Who cares about a damn apple…I NEED TO KNOW IF ASH FROM ALIEN IS GOING TO KILL ME.
Comic artist and writer Jeffrey Brown has managed to create an alternate Star Wars universe that will satisfy all hardcore fans of the original trilogy while still appealing to young kids who may not understand why their parents are bat shit insane over it.
What better way to introduce your own Huey, Dewey or Louie to comics?
Middle School is a horrible time in every person’s life, but in this book, the horrors deal not with being bullied by your peers, but realizing that your new state-of-the-art school just might be a portal to a different world. Add to that a two-headed rat, a secret attic above the library that no one seems to know anything about, and a teacher that may or may not be a monster, and you have the makings of a coming-of-age story that dives deep into RL Stine territory…in a good way.
Perfect for any kid who has no interest in sparkly vampires or moody werewolves.
When I was a little girl I was never interested in dolls or playing house, instead I played games like Ghost (put a sheet on your head and scare your little brother) or Knife Butcher (same concept only chasing him down with a plastic butter knife). So a story about a monster named Waga who lost his scare and is trying to get it back would be high on my reading list back then (of course, I was kinda weird and, according to my mother, most likely possessed, so keep that in mind if you happen to be looking for a kid’s book about a scary monster).
Now, don’t let the subject matter fool you. This is a story of perseverance and being true to yourself, which are two very important attributes that all children should learn about at a young age. And, seeing that the main character is a monster, it will more than likely keep the kindergarten-3rd grade reading group engaged in the moral of the story rather than boring them to death like those stupid Serendipity books I was given back in the day.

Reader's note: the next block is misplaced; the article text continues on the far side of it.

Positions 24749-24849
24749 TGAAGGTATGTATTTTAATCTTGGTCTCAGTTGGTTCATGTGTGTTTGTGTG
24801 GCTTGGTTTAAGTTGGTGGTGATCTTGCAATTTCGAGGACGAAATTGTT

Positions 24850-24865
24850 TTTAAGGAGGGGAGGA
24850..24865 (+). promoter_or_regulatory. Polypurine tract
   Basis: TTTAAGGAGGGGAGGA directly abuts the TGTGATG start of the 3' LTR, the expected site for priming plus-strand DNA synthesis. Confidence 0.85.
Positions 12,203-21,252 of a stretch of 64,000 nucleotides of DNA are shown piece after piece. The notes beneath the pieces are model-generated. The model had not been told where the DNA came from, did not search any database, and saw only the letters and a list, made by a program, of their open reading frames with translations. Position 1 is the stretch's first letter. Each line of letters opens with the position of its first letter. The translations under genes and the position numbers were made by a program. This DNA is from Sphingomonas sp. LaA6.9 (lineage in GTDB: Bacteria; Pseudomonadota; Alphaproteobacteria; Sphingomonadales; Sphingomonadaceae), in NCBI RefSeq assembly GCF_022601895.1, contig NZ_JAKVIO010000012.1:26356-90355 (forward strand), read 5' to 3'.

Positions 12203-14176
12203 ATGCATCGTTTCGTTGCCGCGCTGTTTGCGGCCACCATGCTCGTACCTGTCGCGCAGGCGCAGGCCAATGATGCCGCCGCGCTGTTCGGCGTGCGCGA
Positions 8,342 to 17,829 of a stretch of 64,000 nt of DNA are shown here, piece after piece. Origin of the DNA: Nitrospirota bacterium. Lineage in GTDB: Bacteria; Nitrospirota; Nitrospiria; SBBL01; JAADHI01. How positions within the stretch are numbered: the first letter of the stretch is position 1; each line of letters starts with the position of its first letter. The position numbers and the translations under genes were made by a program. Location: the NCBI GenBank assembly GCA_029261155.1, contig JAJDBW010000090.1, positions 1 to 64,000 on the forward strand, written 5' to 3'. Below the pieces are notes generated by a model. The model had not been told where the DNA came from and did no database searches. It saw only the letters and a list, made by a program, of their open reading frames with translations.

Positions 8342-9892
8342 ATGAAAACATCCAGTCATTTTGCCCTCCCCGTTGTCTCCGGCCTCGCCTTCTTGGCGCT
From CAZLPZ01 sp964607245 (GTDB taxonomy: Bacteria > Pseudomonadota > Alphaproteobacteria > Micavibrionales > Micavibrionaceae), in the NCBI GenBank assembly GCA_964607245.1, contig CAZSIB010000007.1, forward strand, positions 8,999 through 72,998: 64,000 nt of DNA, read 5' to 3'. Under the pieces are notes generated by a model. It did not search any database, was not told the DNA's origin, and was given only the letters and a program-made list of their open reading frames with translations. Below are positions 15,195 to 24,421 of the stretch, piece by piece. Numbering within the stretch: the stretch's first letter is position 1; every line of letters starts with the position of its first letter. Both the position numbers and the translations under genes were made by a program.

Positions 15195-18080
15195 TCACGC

So yay monsters!
I’m all about educating young people.
Children need to read as much literature as possible in order to undo all the damage that “Must See TV” has done to them. And starting with a collection of classic adventure stories should begin to help them refocus their brain and appreciate the “internal TV” that occurs when one reads a great book.
Now, I know that handing a tween a book that doesn’t have One Direction on the cover can be a challenge, so might I suggest telling them that their favorite band member reminds you of some of the lead characters in the books (this might help them get into it) and reading the stories with them.
And, if that doesn’t work, tell them that these are required reading in high school so they might as well start reading them now.
Winter is coming (and I’m not talking about The Game of Thrones) which means that the kiddos are going to be stuck inside all day…with you, which means that you should probably engage them in something other than all-day video game marathons before their brains atrophy from a lack of use.
And wouldn’t you know it, someone (author Chris Alexander) has married your love of Star Wars with an activity that will keep your kids occupied for hours.
Oh, Happy Day!
The Star Wars Origami book comes not only with instructions on how to fold and make 36 different characters and ships, it also comes with special Star Wars paper that, when folded correctly, will make said constructions look exactly like they should (although, for practice purposes I would have the little shavers start out with regular paper first).
I tell you, once those little bastards get a taste of folding paper into tangible things, they are going to want to do it every day…which is great since Winter lasts frakking forever.
Writer/illustrator William Joyce is one of the most amazing artists in picture book literature and if you have any doubt as to why you should have a special shelf in your kid’s bedroom dedicated to him, then pick up a copy of The Fantastic Flying Books of Morris Lessmore (the inspiration for his Academy Award winning short film) and find out why.
This is a book about the magic of stories (regardless of the form, be they books, e-books or apps) and why it is important to surround yourself with them.
Magical, beautiful and down-right inspirational
Get it now!